Intended for healthcare professionals

Research Article

Violence and psychosis. I. Risk of violence among psychotic men.

Br Med J (Clin Res Ed) 1984; 288 doi: (Published 30 June 1984) Cite this as: Br Med J (Clin Res Ed) 1984;288:1945
  1. P J Taylor,
  2. J Gunn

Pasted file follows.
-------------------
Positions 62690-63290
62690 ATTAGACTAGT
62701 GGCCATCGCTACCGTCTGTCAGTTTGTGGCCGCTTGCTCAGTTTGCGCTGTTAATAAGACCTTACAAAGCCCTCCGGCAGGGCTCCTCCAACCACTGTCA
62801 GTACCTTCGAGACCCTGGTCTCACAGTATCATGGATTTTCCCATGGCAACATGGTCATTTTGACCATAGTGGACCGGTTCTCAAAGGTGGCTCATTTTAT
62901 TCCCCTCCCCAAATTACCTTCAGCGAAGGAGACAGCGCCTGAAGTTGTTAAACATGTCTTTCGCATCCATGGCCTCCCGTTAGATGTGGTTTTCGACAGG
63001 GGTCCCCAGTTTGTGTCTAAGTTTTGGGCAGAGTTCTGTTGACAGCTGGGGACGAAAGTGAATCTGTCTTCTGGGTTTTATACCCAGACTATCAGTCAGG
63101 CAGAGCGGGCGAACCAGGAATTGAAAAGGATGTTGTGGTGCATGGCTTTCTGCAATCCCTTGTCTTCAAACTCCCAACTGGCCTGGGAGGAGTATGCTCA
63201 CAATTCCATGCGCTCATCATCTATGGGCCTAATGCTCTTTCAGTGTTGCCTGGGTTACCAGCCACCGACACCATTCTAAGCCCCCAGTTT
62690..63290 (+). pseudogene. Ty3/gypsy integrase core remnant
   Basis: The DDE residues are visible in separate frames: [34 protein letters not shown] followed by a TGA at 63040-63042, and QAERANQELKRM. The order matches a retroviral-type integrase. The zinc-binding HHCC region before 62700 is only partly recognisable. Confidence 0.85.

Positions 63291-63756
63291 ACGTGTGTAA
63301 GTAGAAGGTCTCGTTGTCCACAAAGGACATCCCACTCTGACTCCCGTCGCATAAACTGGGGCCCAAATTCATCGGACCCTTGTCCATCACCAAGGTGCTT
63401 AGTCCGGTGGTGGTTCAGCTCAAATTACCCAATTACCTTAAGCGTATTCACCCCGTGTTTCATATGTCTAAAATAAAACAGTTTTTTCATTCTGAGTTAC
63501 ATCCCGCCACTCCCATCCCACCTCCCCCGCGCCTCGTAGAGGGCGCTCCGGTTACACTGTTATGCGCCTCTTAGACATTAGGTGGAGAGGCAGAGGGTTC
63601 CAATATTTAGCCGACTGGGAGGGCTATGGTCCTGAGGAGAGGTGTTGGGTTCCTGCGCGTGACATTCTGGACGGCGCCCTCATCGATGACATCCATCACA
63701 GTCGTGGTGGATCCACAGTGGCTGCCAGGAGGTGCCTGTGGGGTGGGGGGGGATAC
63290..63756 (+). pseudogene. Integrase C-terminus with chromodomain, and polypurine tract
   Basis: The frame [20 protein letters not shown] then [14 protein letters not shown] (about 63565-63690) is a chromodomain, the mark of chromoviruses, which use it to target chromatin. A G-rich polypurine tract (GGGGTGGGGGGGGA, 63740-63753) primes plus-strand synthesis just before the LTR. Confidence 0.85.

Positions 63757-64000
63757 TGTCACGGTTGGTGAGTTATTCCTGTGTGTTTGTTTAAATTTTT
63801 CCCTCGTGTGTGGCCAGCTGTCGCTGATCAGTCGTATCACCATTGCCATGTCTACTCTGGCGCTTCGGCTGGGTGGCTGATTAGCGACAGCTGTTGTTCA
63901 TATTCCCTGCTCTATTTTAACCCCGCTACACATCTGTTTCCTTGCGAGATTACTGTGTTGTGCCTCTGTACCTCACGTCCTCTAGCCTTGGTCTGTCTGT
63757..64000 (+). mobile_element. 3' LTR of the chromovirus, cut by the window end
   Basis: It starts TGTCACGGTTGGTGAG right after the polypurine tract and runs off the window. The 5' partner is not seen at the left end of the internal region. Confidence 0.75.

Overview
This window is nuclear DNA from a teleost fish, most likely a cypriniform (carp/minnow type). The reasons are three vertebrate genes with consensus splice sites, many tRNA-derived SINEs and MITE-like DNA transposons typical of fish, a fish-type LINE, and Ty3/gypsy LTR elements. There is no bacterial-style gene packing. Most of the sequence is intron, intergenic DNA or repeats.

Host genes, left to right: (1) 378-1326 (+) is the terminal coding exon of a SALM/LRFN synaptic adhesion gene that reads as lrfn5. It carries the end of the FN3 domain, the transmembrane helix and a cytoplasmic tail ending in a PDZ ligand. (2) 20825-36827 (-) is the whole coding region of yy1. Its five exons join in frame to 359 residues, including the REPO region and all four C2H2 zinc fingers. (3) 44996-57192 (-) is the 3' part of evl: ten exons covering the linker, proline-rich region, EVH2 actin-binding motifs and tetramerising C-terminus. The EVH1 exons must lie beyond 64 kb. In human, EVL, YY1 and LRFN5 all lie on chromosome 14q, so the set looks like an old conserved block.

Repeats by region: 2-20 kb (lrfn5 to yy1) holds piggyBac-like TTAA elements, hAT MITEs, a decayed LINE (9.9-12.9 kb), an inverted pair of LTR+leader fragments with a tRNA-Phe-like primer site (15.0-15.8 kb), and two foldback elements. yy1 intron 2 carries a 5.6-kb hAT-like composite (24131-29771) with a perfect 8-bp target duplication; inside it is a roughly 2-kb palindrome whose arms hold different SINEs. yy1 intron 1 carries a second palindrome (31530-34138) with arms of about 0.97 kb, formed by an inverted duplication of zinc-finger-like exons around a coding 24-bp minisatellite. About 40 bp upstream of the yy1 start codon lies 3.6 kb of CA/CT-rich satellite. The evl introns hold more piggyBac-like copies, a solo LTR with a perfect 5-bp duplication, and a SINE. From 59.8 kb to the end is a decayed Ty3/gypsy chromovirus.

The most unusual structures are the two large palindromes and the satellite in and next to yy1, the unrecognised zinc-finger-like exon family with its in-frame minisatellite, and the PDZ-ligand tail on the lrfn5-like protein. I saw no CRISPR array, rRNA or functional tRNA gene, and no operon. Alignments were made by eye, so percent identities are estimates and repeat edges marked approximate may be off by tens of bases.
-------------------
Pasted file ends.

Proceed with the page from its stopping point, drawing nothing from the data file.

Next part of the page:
A survey of the records of 1241 men remanded in prison on criminal charges over four months yielded a high prevalence of psychiatric disorder. Of the total prison intake of 2743 men over the same period, 246 (9.0%) showed major symptoms of psychiatric illness and a further 237 (8.6%) symptoms of withdrawal from drugs or alcohol. Symptoms of neurotic disorders were underrecorded, so in terms of diagnosis 237 men (8.7%) were considered to be psychotic. Of these, 166 (70%) were schizophrenic. The influence of affective psychosis was small. The risk of violence among men with schizophrenia was high. Twenty five (9%) non-fatal personal assaults and 24 (21%) offences of damage to property were committed by men with schizophrenia. The presence of mental illness probably influences the decision to remand in custody for some of these offences, but this is unlikely to explain the substantially higher prevalence of schizophrenia among men convicted of homicide (five (11%) ) and arson (six (30%) ) than would be expected in the general population of Greater London (0.1-0.4%). The prevalence of schizophrenia among men convicted of homicide may even be an underestimate, as may the prevalence of affective psychosis and possibly of other psychiatric abnormalities, given the substantial incidence of concurrent suicide in such men.